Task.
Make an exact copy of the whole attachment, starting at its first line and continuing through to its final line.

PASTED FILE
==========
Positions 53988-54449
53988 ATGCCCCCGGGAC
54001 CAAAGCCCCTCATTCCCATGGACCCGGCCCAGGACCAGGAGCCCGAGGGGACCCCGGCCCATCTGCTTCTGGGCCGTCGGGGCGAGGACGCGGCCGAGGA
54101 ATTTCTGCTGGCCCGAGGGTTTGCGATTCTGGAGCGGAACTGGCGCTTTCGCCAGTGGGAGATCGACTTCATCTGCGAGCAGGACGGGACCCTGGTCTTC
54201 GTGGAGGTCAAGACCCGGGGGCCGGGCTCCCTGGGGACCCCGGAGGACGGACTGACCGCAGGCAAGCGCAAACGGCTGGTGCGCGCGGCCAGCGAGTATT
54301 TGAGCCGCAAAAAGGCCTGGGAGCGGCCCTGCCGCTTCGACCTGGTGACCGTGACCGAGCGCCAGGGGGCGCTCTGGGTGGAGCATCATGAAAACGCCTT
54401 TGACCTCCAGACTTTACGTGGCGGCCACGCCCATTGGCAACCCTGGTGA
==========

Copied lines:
Positions 53988-54449
53988 ATGCCCCCGGGAC
54001 CAAAGCCCCTCATTCCCATGGACCCGGCCCAGGACCAGGAGCCCGAGGGGACCCCGGCCCATCTGCTTCTGGGCCGTCGGGGCGAGGACGCGGCCGAGGA
54101 ATTTCTGCTGGCCCGAGGGTTTGCGATTCTGGAGCGGAACTGGCGCTTTCGCCAGTGGGAGATCGACTTCATCTGCGAGCAGGACGGGACCCTGGTCTTC
54201 GTGGAGGTCAAGACCCGGGGGCCGGGCTCCCTGGGGACCCCGGAGGACGGACTGACCGCAGGCAAGCGCAAACGGCTGGTGCGCGCGGCCAGCGAGTATT
54301 TGAGCCGCAAAAAGGCCTGGGAGCGGCCCTGCCGCTTCGACCTGGTGACCGTGACCGAGCGCCAGGGGGCGCTCTGGGTGGAGCATCATGAAAACGCCTT
54401 TGACCTCCAGACTTTACGTGGCGGCCACGCCCATTGGCAACCCTGGTGA